· persistently follows, watches, pesters or besets another person, or
· persistently communicates with another person, or
· persistently communicates with a third person about another person,
is guilty of harassment if those acts seriously interfere with the peace and privacy of the victim or cause alarm, distress or harm to the victim.
The punishment is a Class A fine or imprisonment for 12 months or, on conviction on indictment, to a fine or 7 years.
If the defendant’s acts both seriously interfered with the victim’s peace and privacy and caused the victim alarm, distress or harm, the court may take that into account as an aggravating factor.
If the defendant and the victim were in an intimate relationship and, in the course of or for the purposes of committing the offence –
· the defendant made use of personal information about the victim, or
· the defendant made use of an electronic device or software in order to monitor, observe, listen to or make a recording of the victim or his or her movements, activities and communications, without the victim’s knowledge and consent,
the court may take that fact into account as an aggravating factor.
4. Intimate images
The Bill creates a new of offence of distributing an intimate image without consent – what is commonly referred to as revenge porn.
A person who without lawful authority or reasonable excuse –
· takes, distributes or publishes, or threatens to do so, an intimate image of another person without consent, and
· by his or her acts seriously interferes with the peace and privacy of the other person or causes alarm, distress or harm,
is guilty of an offence and is liable on summary conviction to a Class A fine or to imprisonment for 6 months or both.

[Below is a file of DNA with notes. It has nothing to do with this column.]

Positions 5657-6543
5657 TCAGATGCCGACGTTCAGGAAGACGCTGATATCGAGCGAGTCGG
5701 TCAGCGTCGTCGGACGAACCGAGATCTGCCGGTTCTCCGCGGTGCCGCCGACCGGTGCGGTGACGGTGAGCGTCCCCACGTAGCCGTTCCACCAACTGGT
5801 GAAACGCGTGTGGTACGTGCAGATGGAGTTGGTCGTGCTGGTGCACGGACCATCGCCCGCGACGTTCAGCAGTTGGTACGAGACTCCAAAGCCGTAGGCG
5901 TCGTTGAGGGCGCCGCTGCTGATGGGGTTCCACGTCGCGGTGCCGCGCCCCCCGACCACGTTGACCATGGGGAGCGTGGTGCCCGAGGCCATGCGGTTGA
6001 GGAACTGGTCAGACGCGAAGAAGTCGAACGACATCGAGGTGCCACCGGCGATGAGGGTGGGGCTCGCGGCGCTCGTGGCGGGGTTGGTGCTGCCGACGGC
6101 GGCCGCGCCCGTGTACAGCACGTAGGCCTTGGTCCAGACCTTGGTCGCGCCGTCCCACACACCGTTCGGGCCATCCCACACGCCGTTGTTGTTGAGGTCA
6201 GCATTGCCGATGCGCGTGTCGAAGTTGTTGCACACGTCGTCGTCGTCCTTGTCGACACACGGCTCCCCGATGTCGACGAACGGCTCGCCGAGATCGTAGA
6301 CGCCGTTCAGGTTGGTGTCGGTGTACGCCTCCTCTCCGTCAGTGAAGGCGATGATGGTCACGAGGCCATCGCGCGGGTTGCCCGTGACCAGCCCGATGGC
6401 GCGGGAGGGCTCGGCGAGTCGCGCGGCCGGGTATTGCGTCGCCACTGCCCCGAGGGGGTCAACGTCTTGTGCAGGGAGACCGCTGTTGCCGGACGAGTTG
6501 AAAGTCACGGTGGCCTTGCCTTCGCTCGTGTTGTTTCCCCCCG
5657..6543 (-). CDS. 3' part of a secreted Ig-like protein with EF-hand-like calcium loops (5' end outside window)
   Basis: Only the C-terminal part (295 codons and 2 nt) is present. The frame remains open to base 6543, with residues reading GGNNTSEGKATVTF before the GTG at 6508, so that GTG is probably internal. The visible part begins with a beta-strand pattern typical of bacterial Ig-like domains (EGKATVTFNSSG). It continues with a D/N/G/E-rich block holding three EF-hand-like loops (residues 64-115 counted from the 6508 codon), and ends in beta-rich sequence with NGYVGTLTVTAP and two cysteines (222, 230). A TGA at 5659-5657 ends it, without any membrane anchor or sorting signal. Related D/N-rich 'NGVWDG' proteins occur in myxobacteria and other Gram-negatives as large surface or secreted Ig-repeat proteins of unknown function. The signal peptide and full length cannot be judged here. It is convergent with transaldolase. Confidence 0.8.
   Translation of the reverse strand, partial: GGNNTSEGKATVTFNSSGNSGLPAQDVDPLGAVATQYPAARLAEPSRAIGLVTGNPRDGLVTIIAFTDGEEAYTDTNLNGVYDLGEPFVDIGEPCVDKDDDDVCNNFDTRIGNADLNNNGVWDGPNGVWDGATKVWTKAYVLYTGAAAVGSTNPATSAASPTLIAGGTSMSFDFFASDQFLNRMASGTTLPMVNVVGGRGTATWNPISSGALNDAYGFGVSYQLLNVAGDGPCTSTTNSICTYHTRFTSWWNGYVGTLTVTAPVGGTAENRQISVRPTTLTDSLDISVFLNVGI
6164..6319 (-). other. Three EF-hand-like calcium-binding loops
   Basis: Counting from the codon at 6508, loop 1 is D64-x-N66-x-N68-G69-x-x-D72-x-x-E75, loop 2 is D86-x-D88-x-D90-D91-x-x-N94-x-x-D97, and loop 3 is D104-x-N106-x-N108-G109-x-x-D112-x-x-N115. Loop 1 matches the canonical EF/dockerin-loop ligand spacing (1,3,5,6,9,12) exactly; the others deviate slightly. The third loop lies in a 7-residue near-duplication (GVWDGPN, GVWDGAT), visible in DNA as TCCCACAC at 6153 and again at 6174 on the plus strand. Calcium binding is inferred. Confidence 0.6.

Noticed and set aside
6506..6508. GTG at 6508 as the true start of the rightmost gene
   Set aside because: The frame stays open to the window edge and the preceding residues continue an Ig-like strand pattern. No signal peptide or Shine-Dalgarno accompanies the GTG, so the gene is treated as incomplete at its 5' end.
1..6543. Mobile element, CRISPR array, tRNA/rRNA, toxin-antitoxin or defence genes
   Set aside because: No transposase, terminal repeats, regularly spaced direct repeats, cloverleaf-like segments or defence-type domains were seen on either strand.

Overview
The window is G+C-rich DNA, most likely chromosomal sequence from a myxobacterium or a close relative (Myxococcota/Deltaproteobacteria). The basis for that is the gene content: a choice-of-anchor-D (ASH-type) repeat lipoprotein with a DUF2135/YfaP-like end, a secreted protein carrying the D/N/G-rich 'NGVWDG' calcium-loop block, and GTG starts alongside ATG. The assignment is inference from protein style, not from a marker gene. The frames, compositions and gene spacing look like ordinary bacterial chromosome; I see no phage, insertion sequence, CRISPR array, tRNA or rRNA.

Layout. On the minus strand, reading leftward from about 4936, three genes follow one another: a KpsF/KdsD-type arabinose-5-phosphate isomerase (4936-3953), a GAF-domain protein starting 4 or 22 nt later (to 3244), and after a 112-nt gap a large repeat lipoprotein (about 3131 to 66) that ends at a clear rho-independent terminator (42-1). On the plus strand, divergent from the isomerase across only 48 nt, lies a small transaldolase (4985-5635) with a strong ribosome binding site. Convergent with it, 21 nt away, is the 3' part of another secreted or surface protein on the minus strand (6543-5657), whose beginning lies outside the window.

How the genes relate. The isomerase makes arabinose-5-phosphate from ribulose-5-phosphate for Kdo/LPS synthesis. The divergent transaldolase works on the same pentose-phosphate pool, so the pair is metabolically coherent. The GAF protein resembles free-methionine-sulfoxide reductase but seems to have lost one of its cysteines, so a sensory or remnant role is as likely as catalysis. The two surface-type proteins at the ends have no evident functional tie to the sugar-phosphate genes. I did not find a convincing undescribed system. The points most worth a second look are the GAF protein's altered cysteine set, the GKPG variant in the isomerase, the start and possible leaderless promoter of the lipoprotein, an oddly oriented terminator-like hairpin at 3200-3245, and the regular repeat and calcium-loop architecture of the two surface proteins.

5. Prohibited messages
The Bill provides that a person who –
· with intent to cause alarm, distress or harm, or recklessly, or
distributes or publishes a threatening, false, indecent or obscene message to or about another person is guilty of an offence.
The offence is punishable on summary conviction by a Class A fine or imprisonment for 12 months or both and, on conviction on indictment by an unlimited fine or imprisonment for 7 years, or both.
This replaces section 13 of the Post Office (Amendment) Act 1951.
The Bill states that criminal proceedings against someone under the age of 17 may not be taken except by or with the consent of the Director of Public Prosecutions.
Privacy of victims
The Bill provides for the protection of the identity of victims, broadly modelled on reporting restrictions in the Criminal Law (Rape) Act 1981.
The Bill provides for civil restraint orders. The Circuit Court may order that a person shall not, for a specified period, communicate with or about a named person, or approach the place of residence or employment of a named person.
This is based on the comparable powers in the Non-Fatal Offences against the Person Act 1997.
Saver for constitutional rights
The Bill makes it clear that it is not to be interpreted as altering the law so as to prohibit or unduly restrict the exercise of the rights of peaceable assembly or peaceful picketing, or any other constitutional right.